Food prep safety
As you prepare food for family and friends this summer, you certainly don’t want a food-borne illness to spoil everyone’s fun.
Some raw foods — even raw veggies — can carry harmful bacteria, and you may be surprised how easily germs can spread around the kitchen. The preparation of a simple meal can contaminate up to 90 per cent of kitchen surfaces touched, according to a new study from the Global Hygiene Council.
Erica Di Ruggiero, chair of the Canadian Public Health Association, says washing hands properly and other simple precautions can help prevent problems.
Wash hands thoroughly with soap and hot water for 20 seconds, and dry with a clean towel. Do so after each stage of food preparation and contact with raw foods, and before eating.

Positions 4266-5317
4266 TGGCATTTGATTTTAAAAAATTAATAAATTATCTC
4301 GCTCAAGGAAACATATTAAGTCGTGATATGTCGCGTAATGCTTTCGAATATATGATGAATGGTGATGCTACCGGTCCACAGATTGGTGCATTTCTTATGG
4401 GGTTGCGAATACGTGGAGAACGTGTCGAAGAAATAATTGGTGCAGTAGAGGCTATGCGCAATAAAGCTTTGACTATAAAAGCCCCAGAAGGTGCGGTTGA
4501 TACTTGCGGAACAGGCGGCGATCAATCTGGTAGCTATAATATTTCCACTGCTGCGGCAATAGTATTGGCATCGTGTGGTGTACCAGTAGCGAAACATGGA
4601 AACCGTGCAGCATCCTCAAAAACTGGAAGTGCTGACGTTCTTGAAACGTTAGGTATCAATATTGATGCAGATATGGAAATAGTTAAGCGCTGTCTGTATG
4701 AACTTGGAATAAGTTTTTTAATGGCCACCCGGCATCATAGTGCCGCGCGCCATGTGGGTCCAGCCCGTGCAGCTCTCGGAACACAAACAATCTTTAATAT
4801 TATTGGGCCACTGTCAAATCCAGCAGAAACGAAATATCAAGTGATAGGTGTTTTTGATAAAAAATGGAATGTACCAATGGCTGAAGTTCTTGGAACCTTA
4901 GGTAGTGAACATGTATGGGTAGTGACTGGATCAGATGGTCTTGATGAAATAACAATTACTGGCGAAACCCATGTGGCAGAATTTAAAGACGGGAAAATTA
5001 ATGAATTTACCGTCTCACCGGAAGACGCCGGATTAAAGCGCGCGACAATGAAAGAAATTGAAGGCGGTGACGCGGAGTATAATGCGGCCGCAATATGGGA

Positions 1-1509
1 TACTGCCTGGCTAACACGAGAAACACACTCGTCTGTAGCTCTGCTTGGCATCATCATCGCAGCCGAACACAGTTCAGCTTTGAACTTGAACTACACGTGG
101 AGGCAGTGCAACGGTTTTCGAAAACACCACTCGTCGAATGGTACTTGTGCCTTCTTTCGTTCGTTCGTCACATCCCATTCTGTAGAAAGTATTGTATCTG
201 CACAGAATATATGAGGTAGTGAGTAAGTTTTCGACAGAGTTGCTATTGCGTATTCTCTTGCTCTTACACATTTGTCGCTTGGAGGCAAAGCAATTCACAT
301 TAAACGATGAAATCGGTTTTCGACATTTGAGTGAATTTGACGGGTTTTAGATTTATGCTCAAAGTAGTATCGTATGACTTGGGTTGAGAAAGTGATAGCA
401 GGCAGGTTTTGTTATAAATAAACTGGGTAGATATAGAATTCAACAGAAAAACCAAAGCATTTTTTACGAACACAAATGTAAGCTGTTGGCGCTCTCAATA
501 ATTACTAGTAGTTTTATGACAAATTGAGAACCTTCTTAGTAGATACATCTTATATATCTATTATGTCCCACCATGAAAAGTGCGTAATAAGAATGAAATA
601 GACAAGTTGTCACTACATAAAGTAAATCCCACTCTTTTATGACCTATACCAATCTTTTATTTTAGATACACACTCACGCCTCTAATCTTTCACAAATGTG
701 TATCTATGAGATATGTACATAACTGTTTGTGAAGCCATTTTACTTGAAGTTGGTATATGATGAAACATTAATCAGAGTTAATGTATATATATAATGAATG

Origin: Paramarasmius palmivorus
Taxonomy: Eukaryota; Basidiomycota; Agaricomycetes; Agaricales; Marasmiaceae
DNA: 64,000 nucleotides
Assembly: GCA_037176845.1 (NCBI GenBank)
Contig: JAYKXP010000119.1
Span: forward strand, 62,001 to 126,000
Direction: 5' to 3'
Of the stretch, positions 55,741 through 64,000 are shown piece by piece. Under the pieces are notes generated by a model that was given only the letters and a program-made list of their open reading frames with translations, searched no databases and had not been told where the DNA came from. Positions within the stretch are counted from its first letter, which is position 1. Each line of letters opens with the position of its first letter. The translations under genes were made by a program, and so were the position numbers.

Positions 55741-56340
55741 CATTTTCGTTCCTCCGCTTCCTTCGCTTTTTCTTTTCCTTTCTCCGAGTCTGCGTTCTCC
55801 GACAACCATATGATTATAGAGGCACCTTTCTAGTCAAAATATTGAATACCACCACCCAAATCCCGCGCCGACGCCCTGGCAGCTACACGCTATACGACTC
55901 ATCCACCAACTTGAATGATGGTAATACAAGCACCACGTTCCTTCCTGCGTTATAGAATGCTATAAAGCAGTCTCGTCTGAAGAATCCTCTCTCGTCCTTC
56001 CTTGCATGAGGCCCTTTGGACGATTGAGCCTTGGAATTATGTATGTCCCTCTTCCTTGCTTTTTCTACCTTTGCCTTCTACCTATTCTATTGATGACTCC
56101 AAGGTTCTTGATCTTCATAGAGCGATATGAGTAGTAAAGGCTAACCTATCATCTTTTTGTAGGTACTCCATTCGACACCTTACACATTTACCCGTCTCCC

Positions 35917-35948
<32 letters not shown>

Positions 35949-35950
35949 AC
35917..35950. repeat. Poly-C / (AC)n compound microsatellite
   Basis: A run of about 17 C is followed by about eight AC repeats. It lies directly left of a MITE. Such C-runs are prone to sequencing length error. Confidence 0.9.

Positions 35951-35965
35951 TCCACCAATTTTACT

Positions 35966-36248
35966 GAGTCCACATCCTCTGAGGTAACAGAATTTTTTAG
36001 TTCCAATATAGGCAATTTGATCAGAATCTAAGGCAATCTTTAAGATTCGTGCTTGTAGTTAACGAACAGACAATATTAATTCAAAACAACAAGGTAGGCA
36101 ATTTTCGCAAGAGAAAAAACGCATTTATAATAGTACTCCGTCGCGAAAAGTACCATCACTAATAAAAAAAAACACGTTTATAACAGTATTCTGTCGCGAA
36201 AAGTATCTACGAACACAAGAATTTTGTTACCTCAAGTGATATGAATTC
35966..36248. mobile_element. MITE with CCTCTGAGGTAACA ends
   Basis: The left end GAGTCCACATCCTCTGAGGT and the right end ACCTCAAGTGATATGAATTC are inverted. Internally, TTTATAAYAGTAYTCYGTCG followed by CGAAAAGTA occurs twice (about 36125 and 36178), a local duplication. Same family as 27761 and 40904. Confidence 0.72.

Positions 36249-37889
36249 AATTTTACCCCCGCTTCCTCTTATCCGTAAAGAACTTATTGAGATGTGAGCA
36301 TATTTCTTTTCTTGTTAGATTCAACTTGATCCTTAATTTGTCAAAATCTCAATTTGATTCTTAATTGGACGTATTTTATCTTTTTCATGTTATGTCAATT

Wash, soak, scrape, brush or scald all fruits, vegetables and salads. Don’t wash raw meat in the sink before cooking — that spreads germs around the sink area. Washing raw meat actually is unnecessary because proper cooking will destroy harmful bacteria.
Use separate knives and cutting boards for meats and vegetables.
Clean and disinfect food-preparation surfaces and areas before contact with food and immediately after contact with any raw food. When you clean up the kitchen after preparing a meal, also include other objects that you may have touched, such as faucet handles, olive-oil bottles and the kitchen radio. Kitchen towels, cloths and sponges are great breeding grounds for bacteria and need to be cleaned regularly or tossed.
Always cook poultry, pork and ground beef thoroughly. Do not leave any cooked food sitting at room temperature more than two hours. If you have leftovers, reheat and re-serve only once.
More Info: www.hygienecouncil.org